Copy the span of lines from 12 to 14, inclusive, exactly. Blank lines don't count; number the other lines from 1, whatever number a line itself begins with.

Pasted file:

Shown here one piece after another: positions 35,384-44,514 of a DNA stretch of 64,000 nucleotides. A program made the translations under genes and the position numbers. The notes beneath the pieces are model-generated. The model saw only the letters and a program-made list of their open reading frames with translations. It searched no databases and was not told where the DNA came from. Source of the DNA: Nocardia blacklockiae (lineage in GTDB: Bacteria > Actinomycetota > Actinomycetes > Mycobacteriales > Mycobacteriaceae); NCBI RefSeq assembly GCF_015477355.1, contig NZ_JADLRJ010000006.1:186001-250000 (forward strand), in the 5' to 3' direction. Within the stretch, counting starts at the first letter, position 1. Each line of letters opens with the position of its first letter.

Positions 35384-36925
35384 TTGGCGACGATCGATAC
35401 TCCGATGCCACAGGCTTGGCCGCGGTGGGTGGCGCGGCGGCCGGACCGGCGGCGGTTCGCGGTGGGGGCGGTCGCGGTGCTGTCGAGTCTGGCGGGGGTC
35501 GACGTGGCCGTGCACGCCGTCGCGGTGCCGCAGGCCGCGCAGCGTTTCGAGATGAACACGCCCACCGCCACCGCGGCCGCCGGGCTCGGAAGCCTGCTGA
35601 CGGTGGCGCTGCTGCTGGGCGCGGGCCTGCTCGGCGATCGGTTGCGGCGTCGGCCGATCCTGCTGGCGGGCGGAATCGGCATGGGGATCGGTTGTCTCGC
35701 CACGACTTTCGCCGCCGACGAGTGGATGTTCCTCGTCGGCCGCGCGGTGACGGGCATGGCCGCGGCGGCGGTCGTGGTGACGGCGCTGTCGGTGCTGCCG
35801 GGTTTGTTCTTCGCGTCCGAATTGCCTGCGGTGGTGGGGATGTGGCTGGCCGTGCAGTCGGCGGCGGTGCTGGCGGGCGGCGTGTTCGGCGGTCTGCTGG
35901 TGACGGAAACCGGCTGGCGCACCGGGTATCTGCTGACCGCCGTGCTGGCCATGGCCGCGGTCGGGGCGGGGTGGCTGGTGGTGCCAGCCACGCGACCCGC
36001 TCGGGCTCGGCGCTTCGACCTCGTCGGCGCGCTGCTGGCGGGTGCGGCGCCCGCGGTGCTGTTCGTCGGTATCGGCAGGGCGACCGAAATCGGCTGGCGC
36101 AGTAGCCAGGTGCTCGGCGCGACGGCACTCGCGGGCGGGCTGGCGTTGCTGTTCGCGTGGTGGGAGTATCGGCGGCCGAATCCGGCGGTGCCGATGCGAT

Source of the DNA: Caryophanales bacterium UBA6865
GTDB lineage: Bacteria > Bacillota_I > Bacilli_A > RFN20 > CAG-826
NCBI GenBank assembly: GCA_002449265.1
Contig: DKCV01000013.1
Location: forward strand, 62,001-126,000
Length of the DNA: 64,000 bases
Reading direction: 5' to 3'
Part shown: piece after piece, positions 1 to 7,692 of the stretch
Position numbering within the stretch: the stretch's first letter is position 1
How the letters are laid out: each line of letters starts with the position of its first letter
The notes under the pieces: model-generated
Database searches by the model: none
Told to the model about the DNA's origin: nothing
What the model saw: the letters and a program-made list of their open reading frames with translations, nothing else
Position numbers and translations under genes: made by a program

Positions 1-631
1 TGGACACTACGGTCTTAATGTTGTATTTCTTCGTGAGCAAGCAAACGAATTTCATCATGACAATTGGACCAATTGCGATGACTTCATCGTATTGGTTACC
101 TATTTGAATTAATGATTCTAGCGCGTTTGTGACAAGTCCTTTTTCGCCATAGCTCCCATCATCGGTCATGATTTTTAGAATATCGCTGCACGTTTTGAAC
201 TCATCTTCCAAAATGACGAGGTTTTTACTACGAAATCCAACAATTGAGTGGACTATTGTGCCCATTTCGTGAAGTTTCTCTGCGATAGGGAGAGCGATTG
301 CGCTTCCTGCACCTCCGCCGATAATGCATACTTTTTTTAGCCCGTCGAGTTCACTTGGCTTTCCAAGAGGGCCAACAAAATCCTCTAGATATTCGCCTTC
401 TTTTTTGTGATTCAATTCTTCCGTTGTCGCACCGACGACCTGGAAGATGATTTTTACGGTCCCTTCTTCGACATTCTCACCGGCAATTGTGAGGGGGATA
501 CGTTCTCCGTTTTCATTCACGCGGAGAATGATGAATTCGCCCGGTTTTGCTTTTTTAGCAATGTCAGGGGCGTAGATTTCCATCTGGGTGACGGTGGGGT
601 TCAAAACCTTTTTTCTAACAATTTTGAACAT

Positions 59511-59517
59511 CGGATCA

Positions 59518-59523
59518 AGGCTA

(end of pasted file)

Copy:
Source of the DNA: Caryophanales bacterium UBA6865
GTDB lineage: Bacteria > Bacillota_I > Bacilli_A > RFN20 > CAG-826
NCBI GenBank assembly: GCA_002449265.1